Despite many critics smashing The Hulk, one of the most expensive releases of the season, Ang Lee's latest film got off to a decent start. It is estimated that the $150 million movie grossed about $62 million in three days.
Even if the film loses 50-60 per cent of its audience with each passing week, it will gross about $160 million in North America alone. And with international grosses and ancillary sales factored in, The Hulk will be a profitable film, though it may not make the kind of money Universal Pictures had expected. There was speculation earlier that the film would be as successful as Spider-Man, also based on a Marvel Comics character, which went on to earn about $800 million worldwide.
Impressive though it is, the opening for The Hulk was far below expectation. The buzz and hype for the movie starring Australian actor Eric Bana as Bruce Banner, the mild-mannered scientist who mutates into a raging green beast when he is infuriated, had led many people to believe that it might gross $100 million in three days.
The Hulk, however, was far behind Spider-Man, which set a three-day opening record of $114.8 million last year. Neither could it overtake the recent Marvel entry, X2: X-Men United, which opened with $85.6 million over a month ago.
Lee scored an international hit with his last project, the Oscar-winning Crouching Tiger, Hidden Dragon. The subtitled film opened on a handful of screens three years ago and expanded across America, grossing about $125 million. Its budget was about one-third that of The Hulk. Lee's new opus opened at about 3,600 movie houses and on more than 4,500 screens.
The new film received good reviews from Chicago Tribune, Rolling Stone and Newsweek, but not from The New York Times, New York Post, and USA Today. In Seattle Post-Intelligencer, William Arnold complained, 'It's amazingly static and talky for a $150 million popcorn movie.'
In New York Post, Lou Lumenick called the film 'messy, disappointing, self-important, and utterly humourless...' But in Hollywood Reporter Kirk Honeycutt mused, 'Throughout the movie, Lee engages the viewer with the visual spectacle of comic-book graphics transformed by movie magic.'
The bar set by Spider-Man and X2 is so high, mused Avi Arad -- one of the producers of The Hulk -- that people are asking him if he is disappointed with the $62 million gross. He told Reuters and several news organisations that he was 'very pleased'.
'People coming out of the movie didn't seem to have anything but high praise for what the creature ended up looking like,' he said, referring to some of the negative press 'because they saw it for the first time in context; [they were] not just seeing a frozen picture of the Hulk.'
The film collected more than the combined gross of the next five films on the chart, including the sturdy Finding Nemo, which was the No 2 film of the week and is on a steady course to overtake The Matrix: Reloaded ($264 million and fading fast) as the highest grossing film of 2003.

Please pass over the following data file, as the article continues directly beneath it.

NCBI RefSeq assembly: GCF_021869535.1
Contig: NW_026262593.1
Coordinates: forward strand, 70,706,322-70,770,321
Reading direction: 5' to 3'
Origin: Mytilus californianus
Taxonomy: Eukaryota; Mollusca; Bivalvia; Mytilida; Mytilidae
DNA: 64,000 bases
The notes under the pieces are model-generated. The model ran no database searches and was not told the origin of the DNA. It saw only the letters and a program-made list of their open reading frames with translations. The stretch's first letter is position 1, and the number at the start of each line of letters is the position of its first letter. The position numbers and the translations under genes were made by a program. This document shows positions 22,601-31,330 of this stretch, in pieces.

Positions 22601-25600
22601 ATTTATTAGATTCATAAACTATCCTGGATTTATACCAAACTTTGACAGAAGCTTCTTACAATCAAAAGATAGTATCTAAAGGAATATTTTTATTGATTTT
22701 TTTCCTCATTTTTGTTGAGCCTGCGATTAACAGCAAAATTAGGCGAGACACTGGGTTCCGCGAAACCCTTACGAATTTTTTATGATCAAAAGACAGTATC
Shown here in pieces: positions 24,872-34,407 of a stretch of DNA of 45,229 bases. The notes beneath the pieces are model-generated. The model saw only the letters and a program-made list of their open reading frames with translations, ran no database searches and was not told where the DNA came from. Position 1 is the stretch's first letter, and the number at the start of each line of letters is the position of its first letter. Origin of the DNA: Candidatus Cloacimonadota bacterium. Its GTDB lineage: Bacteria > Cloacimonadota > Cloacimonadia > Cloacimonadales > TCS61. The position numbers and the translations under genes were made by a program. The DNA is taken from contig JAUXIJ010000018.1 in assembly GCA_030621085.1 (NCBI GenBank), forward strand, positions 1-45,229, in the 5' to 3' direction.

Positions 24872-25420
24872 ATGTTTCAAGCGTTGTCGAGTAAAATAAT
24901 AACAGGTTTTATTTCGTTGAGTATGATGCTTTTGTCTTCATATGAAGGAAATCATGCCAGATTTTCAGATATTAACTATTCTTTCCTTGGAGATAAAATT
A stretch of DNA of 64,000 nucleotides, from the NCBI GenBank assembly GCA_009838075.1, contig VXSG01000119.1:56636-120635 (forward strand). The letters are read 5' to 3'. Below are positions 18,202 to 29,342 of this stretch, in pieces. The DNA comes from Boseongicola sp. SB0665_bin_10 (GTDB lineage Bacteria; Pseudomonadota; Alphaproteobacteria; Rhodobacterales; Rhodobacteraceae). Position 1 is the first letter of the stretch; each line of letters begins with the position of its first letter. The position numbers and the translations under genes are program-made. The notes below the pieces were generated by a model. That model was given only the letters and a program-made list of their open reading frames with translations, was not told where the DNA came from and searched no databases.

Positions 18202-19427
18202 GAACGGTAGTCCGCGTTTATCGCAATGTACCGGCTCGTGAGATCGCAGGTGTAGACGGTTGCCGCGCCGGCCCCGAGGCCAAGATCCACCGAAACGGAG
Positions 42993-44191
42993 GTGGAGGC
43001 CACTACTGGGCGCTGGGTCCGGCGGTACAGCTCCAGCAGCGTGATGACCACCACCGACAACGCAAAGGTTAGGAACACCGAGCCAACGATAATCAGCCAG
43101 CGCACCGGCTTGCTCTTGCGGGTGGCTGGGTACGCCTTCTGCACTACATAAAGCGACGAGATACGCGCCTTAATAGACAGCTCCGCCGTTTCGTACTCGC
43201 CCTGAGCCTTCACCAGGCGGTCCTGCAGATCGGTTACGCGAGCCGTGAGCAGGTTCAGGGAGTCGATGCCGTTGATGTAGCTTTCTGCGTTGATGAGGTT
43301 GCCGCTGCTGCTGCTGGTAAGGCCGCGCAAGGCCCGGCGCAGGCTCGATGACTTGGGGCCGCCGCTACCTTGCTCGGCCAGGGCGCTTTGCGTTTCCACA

There are expectations that Nemo could even reach $300 million, the first film to achieve that distinction this year.
With its disappointing $6 million gross and seventh position on the chart, the light-hearted romance Alex & Emma woefully showed that director Rob Reiner couldn't resurrect the magic touch that turned his When Harry Met Sally into a smash hit more than 14 years ago.
The film tells the story of a novelist with a gambling problem, Alex (Luke Wilson), who decides to try to force himself out of a writer's block by courting risks. Taking a $50,000 advance on his next novel to pay off his (gambling) debts, he agrees to turn in a novel in a month. If the deadline is not met, the publisher will own anything else he writes.
Alex hires beautiful stenographer Emma (Kate Hudson)to help him meet the deadline. Though Hudson and Wilson are fairly charming, there isn't enough chemistry between them. The film is neither romantic nor comic.
The Los Angeles Times called Alex & Emma'a painfully contrived and artificial exercise in futility'. The New York Times complained: 'The picture is desperate to be a Date Night event, but it feels more like a Last Date movie'. The San Francisco Chronicle observed the film is 'a cute and amusing little romance that has all the fiery impetuosity of an egg sandwich'.
Threenew movies, which opened last week to awful reviews and disappointing box office, fell heavily in their second week. The Harrison Ford-starrer Hollywood Homicide is dying fast, with a $30 million gross in sight. Rugrats Go Wild! is faring slightly better. The US box office this week:
|This week||Film||Weekend gross||
|Number of weeks|
|$62 million (in three days)||$62 million||New|
|2||Finding Nemo||$20.5 million (down 29 per cent from the previous weekend)||$228 million||4|
|3||2 Fast 2 Furious||$10.2 million (down 44 per cent from the previous weekend)||$102 million||3|
|4||Bruce Almighty||$10 million (down 30 per cent from the previous weekend)||$210 million||5|
|5||The Italian Job||$7 million (down 26 per cent from the previous weekend)||
|6||Rugrats Go Wild!||$6.6 million (down 41 per cent from the previous weekend)||$23.5 million||2|
|7||Alex and Emma||$6.2 million (in three days)||$6.2 million||New|
|8||Hollywood Homicide||$5.8 million (down 48 per cent from the previous weekend)||$21.4 million||2|
|9||Dumb and Dumberer: When Harry Met Lloyd||$4 million (down 61 per cent from the previous weekend)||$20 million||2|
|10||The Matrix: Reloaded||$4 million (down 30 per cent from previous weekend)||$264.5 million||6|